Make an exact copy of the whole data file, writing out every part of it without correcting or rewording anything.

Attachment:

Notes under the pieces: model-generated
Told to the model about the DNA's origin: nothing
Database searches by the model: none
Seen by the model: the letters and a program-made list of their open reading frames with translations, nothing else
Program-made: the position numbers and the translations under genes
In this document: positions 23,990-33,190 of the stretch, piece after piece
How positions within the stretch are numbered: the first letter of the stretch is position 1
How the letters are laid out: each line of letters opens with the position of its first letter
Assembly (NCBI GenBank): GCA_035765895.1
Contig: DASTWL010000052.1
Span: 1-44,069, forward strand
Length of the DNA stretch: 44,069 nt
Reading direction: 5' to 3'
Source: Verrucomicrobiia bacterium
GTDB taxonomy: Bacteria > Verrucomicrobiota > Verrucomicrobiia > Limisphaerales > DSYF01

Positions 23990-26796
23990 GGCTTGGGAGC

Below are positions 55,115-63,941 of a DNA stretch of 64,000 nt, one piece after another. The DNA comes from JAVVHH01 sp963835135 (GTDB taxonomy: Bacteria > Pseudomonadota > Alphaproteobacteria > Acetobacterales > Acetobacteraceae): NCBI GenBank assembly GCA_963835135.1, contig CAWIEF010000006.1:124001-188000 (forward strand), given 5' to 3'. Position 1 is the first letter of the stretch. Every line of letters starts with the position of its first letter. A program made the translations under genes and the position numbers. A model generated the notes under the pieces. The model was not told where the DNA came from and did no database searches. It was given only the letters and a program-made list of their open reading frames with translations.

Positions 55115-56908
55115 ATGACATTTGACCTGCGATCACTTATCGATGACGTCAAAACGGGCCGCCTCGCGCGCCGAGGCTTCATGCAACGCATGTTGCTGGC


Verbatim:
Notes under the pieces: model-generated
Told to the model about the DNA's origin: nothing
Database searches by the model: none
Seen by the model: the letters and a program-made list of their open reading frames with translations, nothing else
Program-made: the position numbers and the translations under genes
In this document: positions 23,990-33,190 of the stretch, piece after piece
How positions within the stretch are numbered: the first letter of the stretch is position 1
How the letters are laid out: each line of letters opens with the position of its first letter
Assembly (NCBI GenBank): GCA_035765895.1
Contig: DASTWL010000052.1
Span: 1-44,069, forward strand
Length of the DNA stretch: 44,069 nt
Reading direction: 5' to 3'
Source: Verrucomicrobiia bacterium
GTDB taxonomy: Bacteria > Verrucomicrobiota > Verrucomicrobiia > Limisphaerales > DSYF01

Positions 23990-26796
23990 GGCTTGGGAGC

Below are positions 55,115-63,941 of a DNA stretch of 64,000 nt, one piece after another. The DNA comes from JAVVHH01 sp963835135 (GTDB taxonomy: Bacteria > Pseudomonadota > Alphaproteobacteria > Acetobacterales > Acetobacteraceae): NCBI GenBank assembly GCA_963835135.1, contig CAWIEF010000006.1:124001-188000 (forward strand), given 5' to 3'. Position 1 is the first letter of the stretch. Every line of letters starts with the position of its first letter. A program made the translations under genes and the position numbers. A model generated the notes under the pieces. The model was not told where the DNA came from and did no database searches. It was given only the letters and a program-made list of their open reading frames with translations.

Positions 55115-56908
55115 ATGACATTTGACCTGCGATCACTTATCGATGACGTCAAAACGGGCCGCCTCGCGCGCCGAGGCTTCATGCAACGCATGTTGCTGGC